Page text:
Across The Smiths’ four studio albums and three singles/b-side compilations, the band has carved out and perfected a niche for themselves, becoming titans of '80s alternative and one of the most influential bands of all time.
The band’s “niche” was founded on guitarist Johnny Marr’s pop sensibilities, leading to infectious guitar lines, as well as lyricist/vocalist Morrissey’s angsty and dramatic lyrical style. Morrissey wrote about topics such as depression, love and feeling lost. While these topics were not new to music at this time, the way he wrote about them was – not to mention, he was very upfront with the theme of homosexuality in his songs.
A prime example of this is in their first single, “Hand In Glove,” which features lyrics that pretty heavily imply the gloomy “love song” is about a same-sex lover. “There Is a Light That Never Goes Out” is a prime example of Morrissey’s exemplary lyrical style. It is perhaps the most extreme example of his expressions of melancholy and affection. The two moods swirl together to create a melodrama that stands out among a discography full of dramatization. It is intimate and beautiful, a true testimony to love (or friendship, should you read it that way), but also a devastating and tortured glimpse into the troubled machinations of a tragic soul.
The song achieves this diverse range of emotion and intensity by rotating between gentle (relatively) verses and passionate choruses. While the music is steady, the hotheadedness of the lyrics is not. Verse one begins with “Take me out tonight,” a simple request that is expanded on throughout the verse. The song sees the narrator asking someone to help them get away from their home, as their home life is dysfunctional (“Please don't drop me home / Because it's not my home, it's their home / And I'm welcome no more,” a reference to homophobia perhaps).
However, as soon as the verse is over, the narrator erupts: “And if a double-decker bus crashes into us / To die by your side is such a heavenly way to die.” The chorus sees the narrator bargaining in an almost cosmic sense for a moment of intimacy with their friend. The narrator is truly desperate for anything resembling closeness. Their morbid view of the world causes them to view dying with someone as the ultimate act of love. This illustrates that this character has a warped sense of love, but it more importantly shows that they are in a dark place, and in need of something greater.
This is perhaps something they cannot get from someone else, try as they might. The capriciousness associated with a request to die with someone who one is in love with would bring up heavy implications that the narrator of this song is young, and if not then at least immature. They are in search of a life-saving affection, but love is not supposed to be life-saving, it is supposed to be life-affirming. With an attitude like our narrator’s, one is doomed from the start (until they grow up or change). This is the brilliance of “There Is a Light That Never Goes Out,” as it is a plea for the insatiable thirst for love to be satiated. It is by definition impossible, making the song all that more romantic and angsty at once.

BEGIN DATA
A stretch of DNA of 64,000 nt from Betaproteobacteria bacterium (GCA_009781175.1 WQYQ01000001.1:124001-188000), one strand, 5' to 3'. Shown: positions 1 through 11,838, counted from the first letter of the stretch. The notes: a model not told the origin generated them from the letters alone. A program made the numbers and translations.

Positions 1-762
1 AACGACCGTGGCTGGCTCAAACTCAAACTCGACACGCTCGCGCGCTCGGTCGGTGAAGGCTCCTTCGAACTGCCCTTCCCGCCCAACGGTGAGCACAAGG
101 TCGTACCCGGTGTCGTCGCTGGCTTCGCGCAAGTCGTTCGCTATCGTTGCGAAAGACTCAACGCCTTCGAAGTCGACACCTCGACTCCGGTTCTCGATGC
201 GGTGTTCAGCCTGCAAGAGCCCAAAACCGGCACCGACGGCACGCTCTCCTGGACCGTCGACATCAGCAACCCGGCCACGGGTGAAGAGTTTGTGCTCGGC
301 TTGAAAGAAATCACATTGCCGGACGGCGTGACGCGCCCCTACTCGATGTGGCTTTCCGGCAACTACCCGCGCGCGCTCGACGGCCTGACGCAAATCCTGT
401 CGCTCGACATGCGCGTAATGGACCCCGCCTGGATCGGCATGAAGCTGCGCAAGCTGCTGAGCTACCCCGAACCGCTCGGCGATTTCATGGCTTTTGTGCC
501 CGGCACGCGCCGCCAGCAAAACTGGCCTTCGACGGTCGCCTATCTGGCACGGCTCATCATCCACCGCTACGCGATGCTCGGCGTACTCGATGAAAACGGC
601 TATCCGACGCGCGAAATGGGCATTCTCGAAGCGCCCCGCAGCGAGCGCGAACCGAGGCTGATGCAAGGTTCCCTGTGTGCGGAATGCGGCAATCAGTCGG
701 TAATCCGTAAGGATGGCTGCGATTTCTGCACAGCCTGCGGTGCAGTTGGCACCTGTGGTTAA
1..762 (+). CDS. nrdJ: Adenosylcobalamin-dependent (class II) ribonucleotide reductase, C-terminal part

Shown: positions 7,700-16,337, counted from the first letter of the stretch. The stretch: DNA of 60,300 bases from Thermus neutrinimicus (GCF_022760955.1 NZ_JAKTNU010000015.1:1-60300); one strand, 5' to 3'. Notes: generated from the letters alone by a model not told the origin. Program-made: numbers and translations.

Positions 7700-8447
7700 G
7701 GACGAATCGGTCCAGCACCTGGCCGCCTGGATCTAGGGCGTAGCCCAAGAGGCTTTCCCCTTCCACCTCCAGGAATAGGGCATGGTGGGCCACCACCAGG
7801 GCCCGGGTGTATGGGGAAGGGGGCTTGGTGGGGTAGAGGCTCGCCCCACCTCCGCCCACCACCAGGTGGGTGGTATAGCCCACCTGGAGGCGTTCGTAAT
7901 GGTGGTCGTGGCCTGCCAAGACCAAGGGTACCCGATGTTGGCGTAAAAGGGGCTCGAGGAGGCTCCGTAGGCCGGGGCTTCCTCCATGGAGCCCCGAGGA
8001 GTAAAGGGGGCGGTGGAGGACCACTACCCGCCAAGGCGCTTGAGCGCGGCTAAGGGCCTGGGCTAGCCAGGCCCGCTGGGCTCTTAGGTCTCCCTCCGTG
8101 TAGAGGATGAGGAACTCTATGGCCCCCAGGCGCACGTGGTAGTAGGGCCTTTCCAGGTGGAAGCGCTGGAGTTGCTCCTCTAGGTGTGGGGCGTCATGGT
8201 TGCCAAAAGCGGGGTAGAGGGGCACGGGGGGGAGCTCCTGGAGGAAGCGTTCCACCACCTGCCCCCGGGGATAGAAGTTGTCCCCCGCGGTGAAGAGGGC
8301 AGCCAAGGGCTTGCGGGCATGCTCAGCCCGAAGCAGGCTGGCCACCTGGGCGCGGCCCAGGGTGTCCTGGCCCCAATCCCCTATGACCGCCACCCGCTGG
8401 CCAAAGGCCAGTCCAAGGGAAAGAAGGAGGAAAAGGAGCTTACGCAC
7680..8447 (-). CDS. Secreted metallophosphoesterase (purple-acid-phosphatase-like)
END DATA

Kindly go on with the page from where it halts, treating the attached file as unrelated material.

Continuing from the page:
There is another moment of tenderness that occurs during the second verse that could heavily make the argument that this is in its own twisted way a love song, rather than a dedication to a friendship. Morrissey croons, “And in the darkened underpass / I thought ‘Oh God, my chance has come at last / But then a strange fear gripped me and I just couldn't ask.” The narrator is clearly seeking to take their relationship with the person driving to the next level. The tenderness of this moment juxtaposes the fervid choruses, with their brutal and unhealthy depiction of desire.
This is a simple play at a chance for love, rather than an all-consuming bargain for a last chance at a fulfilling life. The song is once again tethered to the earth as a beautiful demonstration of the need for love in the face of hardship. The narrator again reflects on their lack of a home, and then the chorus starts up again in all its intensity.
The song ends with an outro in which the title of the song is finally uttered in repetition: “Oh, there is a light and it never goes out” on repeat as the song comes to a close. There are countless possible interpretations of what this could mean in the context of the song. My favorite is that the light refers to the person the narrator is singing about. The narrator leads an apparently dismal life, plagued with loneliness and rejection. The light of their life is this person who has taken them out of this bleak situation, if only for one night.
The narrator is clearly pretty fond of this person, as they think dying beside them would improve things. This person is very special, even if the narrator has a dysfunctional view of them. The song is up to this point a reflection on this dysfunction, a paradox between real love and compulsive obsession. However, these fading moments give us a glimpse again into the “real love” side of things. The narrator is enjoying the light of their loved one, soaking it in and enjoying this moment in their life, even if it doesn’t last. It emits the healing power of love into the listener, and for a moment none of the other darkness of the song matters.
It doesn’t matter if the characters are (or ever will be) lovers, or if they are just friends. It doesn’t matter that the narrator is unwell. All that matters is these two people driving in a car together at night and enjoying each other’s company. It’s human, it’s loving and it’s beautiful.
This is what The Smiths do best. They capture an overwhelming angst right up next to a gorgeous-yet-basic human feeling, and play not against but with each other in a way that captures something unique. Here they have captured a passionate (even if unhealthy) moment of intimacy, a cry that any human who has ever been young and in love can relate to.